The DALY is one summary measure of population health and was developed to capture the combined impact of mortality and morbidity. The DALY reflects the gap between the health of a population and an ideal reference state. One DALY represents a loss of 1 year of healthy life. How is the DALY calculated?
The DALY combines time lost due to premature mortality (years of life lost = YLL) and the time lived with disability (years of healthy life lost due to disability = YLD). The years of life lost (YLL) is calculated as the number of deaths multiplied by the standard life expectancy at the age of death (difference between age at death and 82.5 years for females and 80 years for males). These ages are based upon the oldest living population in the world, namely Japan. The years of life lived with a disability is calculated by multiplying the number of cases of disability by the average duration of the disease and by a disability weight (reflects severity of disability),
where I = number of cases, DW = disability weight, and L = length in years. Disability weights lie within a spectrum from 0 (perfect health) to 1 (death). If we assume that orthopaedic conditions do not directly result in death, then calculations of DALYs will solely involve the YLD component. In addition, the calculation of DALYs also factors in social value choices. Time discounting is a common feature of economic analyses; in the case of DALYs, discounting of 3% is applied to the years of life lost in the future. A year of healthy life gained is worth 24% less 10 years from now than 1 year of healthy- life gained at present. Nonuniform age weighting has also been employed in previous burden of disease studies, which gives less weight to the young and the old, emphasizing that society places a maximal value on health of young adults during their prime working age. Disability weights are purported to reflect societal preferences for health states. The values for disability weights were determined by a panel of experts using a Person Trade Off method, and vary between 0 (complete health) and 1 (death) [6, 15, 26, 32]. Examples of disability weights used in the 1990 GBD study include dislocations (0.074), fractures of the femur (0.372), ankle (0.196), and tibia/fibula (0.271)], leg amputations (0.300), osteoarthritis of the hip or knee (0.156), birth asphyxia/trauma (0.381), tuberculosis (0.294), polio (0.369), spina bifida (0.593), and spinal cord injury (0.725). Disability weights exist for orthopaedic injuries (Table 1) [6, 15, 26, 32] and in most cases these weights are listed for both the untreated and the treated condition. Weights have also been established for different age ranges (0–4, 5–14, 15–44, 45–59, 60+), however, there are no differences in values between these ages for the musculoskeletal conditions previously listed (Table 1).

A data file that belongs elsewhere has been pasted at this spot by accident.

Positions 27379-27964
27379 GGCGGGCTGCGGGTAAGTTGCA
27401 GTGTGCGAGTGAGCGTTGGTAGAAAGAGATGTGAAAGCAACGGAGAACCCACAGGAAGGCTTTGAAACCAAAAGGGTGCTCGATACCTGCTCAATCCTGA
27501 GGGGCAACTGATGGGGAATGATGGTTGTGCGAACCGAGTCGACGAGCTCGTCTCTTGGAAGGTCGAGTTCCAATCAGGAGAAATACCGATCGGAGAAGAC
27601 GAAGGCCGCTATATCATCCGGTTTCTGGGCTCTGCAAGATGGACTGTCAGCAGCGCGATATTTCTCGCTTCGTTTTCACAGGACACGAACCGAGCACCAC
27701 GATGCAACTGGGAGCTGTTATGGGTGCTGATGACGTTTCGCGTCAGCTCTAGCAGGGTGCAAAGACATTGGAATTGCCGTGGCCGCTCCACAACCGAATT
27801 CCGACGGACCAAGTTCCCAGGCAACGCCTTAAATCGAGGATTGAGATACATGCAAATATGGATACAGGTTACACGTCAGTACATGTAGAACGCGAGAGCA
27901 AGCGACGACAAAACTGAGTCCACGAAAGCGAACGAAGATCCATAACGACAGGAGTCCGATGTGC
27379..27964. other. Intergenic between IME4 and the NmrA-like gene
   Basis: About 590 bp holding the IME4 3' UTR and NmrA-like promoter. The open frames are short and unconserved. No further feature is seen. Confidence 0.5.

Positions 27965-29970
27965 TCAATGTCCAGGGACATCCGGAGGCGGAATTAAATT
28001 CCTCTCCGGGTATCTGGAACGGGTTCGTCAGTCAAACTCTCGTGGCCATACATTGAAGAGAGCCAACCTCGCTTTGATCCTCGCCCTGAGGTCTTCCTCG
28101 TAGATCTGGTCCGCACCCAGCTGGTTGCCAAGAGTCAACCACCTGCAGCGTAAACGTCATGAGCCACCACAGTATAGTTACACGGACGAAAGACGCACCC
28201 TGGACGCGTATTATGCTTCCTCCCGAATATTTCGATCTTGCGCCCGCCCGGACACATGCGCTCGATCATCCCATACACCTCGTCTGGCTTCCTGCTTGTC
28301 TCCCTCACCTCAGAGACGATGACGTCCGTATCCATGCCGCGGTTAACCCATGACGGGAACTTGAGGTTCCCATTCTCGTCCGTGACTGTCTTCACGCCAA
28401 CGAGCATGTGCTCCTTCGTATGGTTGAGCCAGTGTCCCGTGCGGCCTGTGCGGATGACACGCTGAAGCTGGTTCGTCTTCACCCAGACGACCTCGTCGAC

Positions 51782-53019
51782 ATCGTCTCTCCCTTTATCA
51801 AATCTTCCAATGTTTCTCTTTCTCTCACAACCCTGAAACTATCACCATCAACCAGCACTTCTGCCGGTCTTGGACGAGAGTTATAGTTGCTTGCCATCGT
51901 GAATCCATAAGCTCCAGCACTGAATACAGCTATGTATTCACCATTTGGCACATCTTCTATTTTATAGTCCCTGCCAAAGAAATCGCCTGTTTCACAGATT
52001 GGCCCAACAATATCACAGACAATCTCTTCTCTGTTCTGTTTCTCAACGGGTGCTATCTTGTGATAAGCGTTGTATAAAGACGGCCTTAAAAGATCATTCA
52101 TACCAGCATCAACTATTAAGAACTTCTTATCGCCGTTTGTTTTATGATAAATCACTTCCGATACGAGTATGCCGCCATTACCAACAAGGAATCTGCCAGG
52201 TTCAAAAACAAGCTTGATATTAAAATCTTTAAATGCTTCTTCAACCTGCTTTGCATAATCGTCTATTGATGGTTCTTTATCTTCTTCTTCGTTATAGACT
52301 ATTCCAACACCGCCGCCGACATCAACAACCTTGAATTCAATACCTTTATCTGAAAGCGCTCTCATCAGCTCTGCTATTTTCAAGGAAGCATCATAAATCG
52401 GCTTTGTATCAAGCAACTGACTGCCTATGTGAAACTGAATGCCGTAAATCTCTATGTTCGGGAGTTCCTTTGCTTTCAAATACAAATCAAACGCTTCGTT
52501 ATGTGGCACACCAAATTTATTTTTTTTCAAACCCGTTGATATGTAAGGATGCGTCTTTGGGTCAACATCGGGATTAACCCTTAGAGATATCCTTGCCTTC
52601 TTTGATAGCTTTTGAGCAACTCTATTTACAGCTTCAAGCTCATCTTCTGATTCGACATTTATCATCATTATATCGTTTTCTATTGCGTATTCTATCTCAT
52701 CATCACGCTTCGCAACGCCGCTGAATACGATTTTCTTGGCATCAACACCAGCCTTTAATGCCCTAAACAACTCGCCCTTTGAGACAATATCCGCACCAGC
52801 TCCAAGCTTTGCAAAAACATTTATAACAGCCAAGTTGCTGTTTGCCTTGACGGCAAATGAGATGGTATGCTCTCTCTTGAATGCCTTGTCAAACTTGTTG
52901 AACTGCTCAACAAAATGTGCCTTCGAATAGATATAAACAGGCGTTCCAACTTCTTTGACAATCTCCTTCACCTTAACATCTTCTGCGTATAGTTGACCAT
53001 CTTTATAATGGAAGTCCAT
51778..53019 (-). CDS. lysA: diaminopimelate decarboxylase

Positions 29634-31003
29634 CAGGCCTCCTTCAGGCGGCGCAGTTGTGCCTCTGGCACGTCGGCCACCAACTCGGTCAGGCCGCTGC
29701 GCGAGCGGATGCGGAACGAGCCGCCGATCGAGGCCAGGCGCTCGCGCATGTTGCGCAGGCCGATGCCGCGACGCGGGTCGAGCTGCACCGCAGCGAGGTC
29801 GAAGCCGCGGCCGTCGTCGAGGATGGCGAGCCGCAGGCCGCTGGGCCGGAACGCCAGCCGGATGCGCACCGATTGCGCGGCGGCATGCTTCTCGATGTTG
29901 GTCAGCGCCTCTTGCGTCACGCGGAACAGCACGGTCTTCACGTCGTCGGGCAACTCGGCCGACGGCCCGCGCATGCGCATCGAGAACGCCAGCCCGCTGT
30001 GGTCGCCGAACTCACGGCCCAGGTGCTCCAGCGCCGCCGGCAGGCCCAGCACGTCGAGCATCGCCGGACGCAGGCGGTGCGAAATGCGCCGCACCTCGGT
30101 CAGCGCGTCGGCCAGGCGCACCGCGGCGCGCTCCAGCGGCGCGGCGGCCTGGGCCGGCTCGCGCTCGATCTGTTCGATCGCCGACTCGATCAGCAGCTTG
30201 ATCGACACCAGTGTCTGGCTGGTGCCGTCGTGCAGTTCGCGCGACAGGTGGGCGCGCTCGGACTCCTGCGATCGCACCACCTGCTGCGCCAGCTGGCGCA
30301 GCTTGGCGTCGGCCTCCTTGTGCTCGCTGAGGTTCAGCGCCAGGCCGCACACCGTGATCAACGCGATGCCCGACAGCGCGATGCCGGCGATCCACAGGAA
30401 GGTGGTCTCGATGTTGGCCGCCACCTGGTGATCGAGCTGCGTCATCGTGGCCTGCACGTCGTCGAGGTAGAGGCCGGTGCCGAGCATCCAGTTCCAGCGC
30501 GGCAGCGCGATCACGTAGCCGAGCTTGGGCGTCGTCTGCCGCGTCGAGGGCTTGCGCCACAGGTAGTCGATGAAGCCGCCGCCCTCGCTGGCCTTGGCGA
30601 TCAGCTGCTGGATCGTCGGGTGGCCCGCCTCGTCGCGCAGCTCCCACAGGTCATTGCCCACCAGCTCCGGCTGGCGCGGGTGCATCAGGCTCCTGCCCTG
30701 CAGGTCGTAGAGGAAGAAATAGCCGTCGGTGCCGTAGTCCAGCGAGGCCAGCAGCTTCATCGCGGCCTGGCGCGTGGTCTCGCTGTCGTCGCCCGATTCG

Both the methods and assumptions used in calculating DALYs have been criticized on a variety of grounds, and the methodology continues to evolve since the first global burden of disease study was published in 1996 [2–4, 23, 24, 29, 33]. Age weighting has been suggested to devalue the lives of the young and old, and has been discontinued in some recent burden of disease calculations. Another major criticism surrounds the disability weights, which a global social milieu, fail to capture the local contextual conditions in which a given condition may be experienced. For example, a person with a below-knee amputation who lacks access to a prosthesis will likely experience a greater disability than a similar person who has access to a well-fitted prosthesis. One study reported that paraplegic patients in Cameroon rated their health as substantially worse than paraplegics in Australia . Thus burden of disease statistics must be viewed within the context of the geographic location where the disability occurs, including the local infrastructure, and the availability of support from the family, community, and society. Despite these criticisms, the DALY does provide a composite measure allowing comparisons across a variety of conditions and interventions.